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Nuclear power and energy security

April 2012

How does Japan’s nuclear disaster interconnect with wider global issues of energy security and environmental sustainability?

Nuclear power and energy security

With fossil fuels becoming more economically and environmentally costly, a worldwide ‘nuclear renaissance’ had, until recently, seemed certain. Since the tsunami struck Japan in March 2011, however, the risks nuclear power brings have been under greater scrutiny.

This article examines the nuclear disaster that struck Japan and the response of the Japanese government and citizens.

The wider, global response to the accident is also analysed, focusing on the mixed reaction of major nuclear power users that include Germany, China, France and the UK. With countries now re-assessing and in some cases even rejecting nuclear power as part of their long-term energy mix, we investigate whether low-carbon energy security can be achieved without it.

Can the world afford to retreat on the use of nuclear power and still have a chance of tackling major 21st century challenges such as climate change and poverty alleviation?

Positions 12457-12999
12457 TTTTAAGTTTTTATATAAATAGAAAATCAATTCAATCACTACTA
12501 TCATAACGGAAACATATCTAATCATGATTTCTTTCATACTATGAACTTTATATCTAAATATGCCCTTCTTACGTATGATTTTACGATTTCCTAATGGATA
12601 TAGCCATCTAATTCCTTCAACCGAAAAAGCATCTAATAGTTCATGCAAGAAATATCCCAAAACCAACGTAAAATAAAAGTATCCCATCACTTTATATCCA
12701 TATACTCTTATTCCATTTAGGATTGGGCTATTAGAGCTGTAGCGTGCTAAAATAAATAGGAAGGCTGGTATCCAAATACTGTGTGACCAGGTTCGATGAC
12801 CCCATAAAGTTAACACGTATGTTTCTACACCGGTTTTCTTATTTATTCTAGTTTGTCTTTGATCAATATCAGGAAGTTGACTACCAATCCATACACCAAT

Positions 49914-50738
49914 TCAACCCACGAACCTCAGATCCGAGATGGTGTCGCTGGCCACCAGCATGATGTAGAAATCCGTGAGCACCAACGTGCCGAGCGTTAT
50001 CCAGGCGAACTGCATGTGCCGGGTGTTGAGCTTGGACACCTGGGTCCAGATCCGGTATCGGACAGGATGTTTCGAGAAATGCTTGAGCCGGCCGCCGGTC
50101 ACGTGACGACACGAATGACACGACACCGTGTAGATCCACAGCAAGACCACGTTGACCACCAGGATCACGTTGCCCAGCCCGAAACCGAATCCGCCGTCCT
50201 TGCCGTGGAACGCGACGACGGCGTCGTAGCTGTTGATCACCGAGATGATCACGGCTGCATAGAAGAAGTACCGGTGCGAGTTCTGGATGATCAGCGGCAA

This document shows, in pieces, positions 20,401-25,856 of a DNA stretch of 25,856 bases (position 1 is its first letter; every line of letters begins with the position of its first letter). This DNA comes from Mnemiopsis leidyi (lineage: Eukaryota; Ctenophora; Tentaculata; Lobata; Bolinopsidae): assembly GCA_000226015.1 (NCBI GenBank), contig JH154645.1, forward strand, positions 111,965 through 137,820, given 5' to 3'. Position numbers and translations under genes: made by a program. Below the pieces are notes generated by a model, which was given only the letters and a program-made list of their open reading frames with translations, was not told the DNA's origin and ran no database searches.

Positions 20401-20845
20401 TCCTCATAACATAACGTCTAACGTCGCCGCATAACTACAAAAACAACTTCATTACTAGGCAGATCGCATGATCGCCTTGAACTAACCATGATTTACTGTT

Relevance

This resource will have particular appeal for GCSE and A-level candidates who are studying energy issues. The case study looks at how Japan’s nuclear disaster interconnects with wider global issues of energy security and environmental sustainability.

In the Members' Area:

  • Japan’s nuclear disaster
  • A global re-examination of the costs and benefits of nuclear power
  • References

Sign in to read the full article. If you are not already a member you can join us as a School Member or Young Geographer and access our vast library of educational articles.

   

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